The local Justice Department denied any responsibility for her death, claiming that she died by suicide after jumping from the rooftop of a building, and similar claims were made by the authorities about 16-year-old Nika Shakarami who had also attended the protests and died under suspicious circumstances.
Nika Shakarami disappeared in Tehran during the 2022 Iranian protests. Her family was informed of her death ten days later. She had died under suspicious circumstances suspected to involve violence by security forces. After her body was identified by her family, they planned to bury her in Khorramabad, but the body was allegedly stolen by Iranian authorities and instead buried in Hayat ol Gheyb, reportedly to exercise leverage over her family and to avoid a funeral procession which could cause further protests.
The Iranian authorities denied wrongdoing, spread several contradictory stories concerning her fate, and allegedly coerced some of her family members to support these narratives. Shakarami’s death and the attempts of government suppression regarding information on her fate was widely publicized in international media and further fanned the ongoing protests.
After their deaths, pictures of Shakarami and Esmailzadeh appeared on banners during protests and on posters in Iranian cities. Videos created by Esmailzadeh were shared online after her death, and hackers interrupted a government-run news broadcast in Iran with pictures of Esmailzadeh and other women killed during the protests.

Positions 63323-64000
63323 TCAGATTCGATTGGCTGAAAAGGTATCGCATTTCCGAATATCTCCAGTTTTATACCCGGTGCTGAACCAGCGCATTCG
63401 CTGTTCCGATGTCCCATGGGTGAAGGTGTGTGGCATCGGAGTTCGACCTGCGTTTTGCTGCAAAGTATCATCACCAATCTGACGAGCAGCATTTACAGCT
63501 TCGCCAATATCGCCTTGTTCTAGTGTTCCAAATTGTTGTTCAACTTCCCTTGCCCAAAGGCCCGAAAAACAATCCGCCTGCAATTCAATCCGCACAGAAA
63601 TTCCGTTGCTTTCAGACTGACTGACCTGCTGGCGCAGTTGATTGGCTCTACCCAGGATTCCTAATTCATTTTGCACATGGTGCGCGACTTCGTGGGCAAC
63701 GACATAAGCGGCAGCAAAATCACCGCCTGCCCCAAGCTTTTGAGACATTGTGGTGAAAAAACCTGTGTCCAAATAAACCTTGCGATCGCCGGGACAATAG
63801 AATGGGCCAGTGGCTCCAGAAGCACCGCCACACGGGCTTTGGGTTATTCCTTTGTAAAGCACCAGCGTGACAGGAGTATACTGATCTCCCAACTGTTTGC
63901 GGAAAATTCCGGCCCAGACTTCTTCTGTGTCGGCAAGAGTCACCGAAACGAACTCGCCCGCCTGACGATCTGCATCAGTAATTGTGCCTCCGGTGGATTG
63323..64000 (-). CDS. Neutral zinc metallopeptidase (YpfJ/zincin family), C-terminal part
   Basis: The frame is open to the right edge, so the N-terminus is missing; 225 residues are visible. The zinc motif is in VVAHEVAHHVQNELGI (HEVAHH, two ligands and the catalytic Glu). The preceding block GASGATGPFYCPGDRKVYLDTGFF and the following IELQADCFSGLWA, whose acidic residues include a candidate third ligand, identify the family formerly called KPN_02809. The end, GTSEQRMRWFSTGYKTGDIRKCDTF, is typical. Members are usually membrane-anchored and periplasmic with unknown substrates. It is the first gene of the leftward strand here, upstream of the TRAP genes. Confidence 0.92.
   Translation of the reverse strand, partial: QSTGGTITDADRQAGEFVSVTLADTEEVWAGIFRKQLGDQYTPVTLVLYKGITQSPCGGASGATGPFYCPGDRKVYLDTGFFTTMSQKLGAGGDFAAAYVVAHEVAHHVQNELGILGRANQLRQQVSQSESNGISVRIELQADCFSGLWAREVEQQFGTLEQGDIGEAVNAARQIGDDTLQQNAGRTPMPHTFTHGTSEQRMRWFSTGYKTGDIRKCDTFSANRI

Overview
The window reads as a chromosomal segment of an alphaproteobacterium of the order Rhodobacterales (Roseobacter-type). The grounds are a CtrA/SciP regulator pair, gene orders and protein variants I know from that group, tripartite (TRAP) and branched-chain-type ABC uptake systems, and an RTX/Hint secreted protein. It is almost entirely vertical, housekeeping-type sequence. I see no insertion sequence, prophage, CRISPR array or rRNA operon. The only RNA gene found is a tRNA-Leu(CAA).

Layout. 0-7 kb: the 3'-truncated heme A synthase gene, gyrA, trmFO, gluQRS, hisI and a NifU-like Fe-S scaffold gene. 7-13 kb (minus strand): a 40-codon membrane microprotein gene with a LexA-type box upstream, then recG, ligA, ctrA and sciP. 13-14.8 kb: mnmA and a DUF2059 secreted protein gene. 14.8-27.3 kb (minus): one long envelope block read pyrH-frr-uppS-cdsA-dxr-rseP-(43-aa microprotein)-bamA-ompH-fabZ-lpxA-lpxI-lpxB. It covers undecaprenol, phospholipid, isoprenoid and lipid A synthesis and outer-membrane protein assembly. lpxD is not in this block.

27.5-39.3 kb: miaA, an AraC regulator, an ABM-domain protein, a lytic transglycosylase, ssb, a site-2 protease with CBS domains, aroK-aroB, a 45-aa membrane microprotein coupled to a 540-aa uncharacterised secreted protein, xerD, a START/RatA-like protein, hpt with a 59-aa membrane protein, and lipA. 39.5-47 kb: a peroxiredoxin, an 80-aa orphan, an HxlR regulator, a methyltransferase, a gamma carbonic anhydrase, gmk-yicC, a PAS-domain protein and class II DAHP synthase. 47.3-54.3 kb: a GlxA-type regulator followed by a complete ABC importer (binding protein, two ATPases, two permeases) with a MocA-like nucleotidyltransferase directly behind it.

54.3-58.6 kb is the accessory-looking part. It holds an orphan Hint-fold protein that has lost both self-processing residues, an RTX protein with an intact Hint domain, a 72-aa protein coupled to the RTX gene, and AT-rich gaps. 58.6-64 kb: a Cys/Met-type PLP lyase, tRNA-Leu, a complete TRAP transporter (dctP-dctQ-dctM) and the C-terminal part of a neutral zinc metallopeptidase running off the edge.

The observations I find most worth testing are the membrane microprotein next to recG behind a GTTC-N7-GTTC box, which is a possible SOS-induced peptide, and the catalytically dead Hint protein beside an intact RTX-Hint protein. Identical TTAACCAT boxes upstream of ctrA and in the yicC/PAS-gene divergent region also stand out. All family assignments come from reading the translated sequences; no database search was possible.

To date, no security officer has been held accountable for their role in the heinous crime of murdering children. The Islamic Republic has yet to carry out a thorough and unbiased investigation into these tragic events. Instead of taking responsibility and conducting an impartial inquiry, the authorities have disavowed any involvement in these appalling acts and resorted to intimidation, coercion, arbitrary detention, torture, and even seizing the victims’ bodies to justify the cause of death. Either by concealing the children’s bodies or falsely accusing peaceful protesters and other innocent individuals of the murders.